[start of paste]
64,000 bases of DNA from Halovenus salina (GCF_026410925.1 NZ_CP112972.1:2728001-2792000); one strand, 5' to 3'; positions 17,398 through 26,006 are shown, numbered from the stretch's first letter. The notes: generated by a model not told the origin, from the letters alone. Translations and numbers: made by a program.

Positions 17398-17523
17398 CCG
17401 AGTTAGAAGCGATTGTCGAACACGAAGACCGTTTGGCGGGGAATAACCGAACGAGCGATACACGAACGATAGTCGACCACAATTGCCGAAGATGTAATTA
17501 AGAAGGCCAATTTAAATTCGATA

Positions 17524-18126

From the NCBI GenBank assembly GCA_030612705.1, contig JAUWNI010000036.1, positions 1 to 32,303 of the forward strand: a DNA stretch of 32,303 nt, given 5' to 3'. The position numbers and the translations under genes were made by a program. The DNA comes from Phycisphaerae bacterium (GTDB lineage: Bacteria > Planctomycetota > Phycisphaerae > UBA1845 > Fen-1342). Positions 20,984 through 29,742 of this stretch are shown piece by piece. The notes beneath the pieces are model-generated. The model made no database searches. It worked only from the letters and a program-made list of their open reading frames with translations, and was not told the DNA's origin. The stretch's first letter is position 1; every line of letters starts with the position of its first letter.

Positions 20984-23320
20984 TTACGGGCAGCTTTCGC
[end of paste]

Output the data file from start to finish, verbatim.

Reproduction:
64,000 bases of DNA from Halovenus salina (GCF_026410925.1 NZ_CP112972.1:2728001-2792000); one strand, 5' to 3'; positions 17,398 through 26,006 are shown, numbered from the stretch's first letter. The notes: generated by a model not told the origin, from the letters alone. Translations and numbers: made by a program.

Positions 17398-17523
17398 CCG
17401 AGTTAGAAGCGATTGTCGAACACGAAGACCGTTTGGCGGGGAATAACCGAACGAGCGATACACGAACGATAGTCGACCACAATTGCCGAAGATGTAATTA
17501 AGAAGGCCAATTTAAATTCGATA

Positions 17524-18126

From the NCBI GenBank assembly GCA_030612705.1, contig JAUWNI010000036.1, positions 1 to 32,303 of the forward strand: a DNA stretch of 32,303 nt, given 5' to 3'. The position numbers and the translations under genes were made by a program. The DNA comes from Phycisphaerae bacterium (GTDB lineage: Bacteria > Planctomycetota > Phycisphaerae > UBA1845 > Fen-1342). Positions 20,984 through 29,742 of this stretch are shown piece by piece. The notes beneath the pieces are model-generated. The model made no database searches. It worked only from the letters and a program-made list of their open reading frames with translations, and was not told the DNA's origin. The stretch's first letter is position 1; every line of letters starts with the position of its first letter.

Positions 20984-23320
20984 TTACGGGCAGCTTTCGC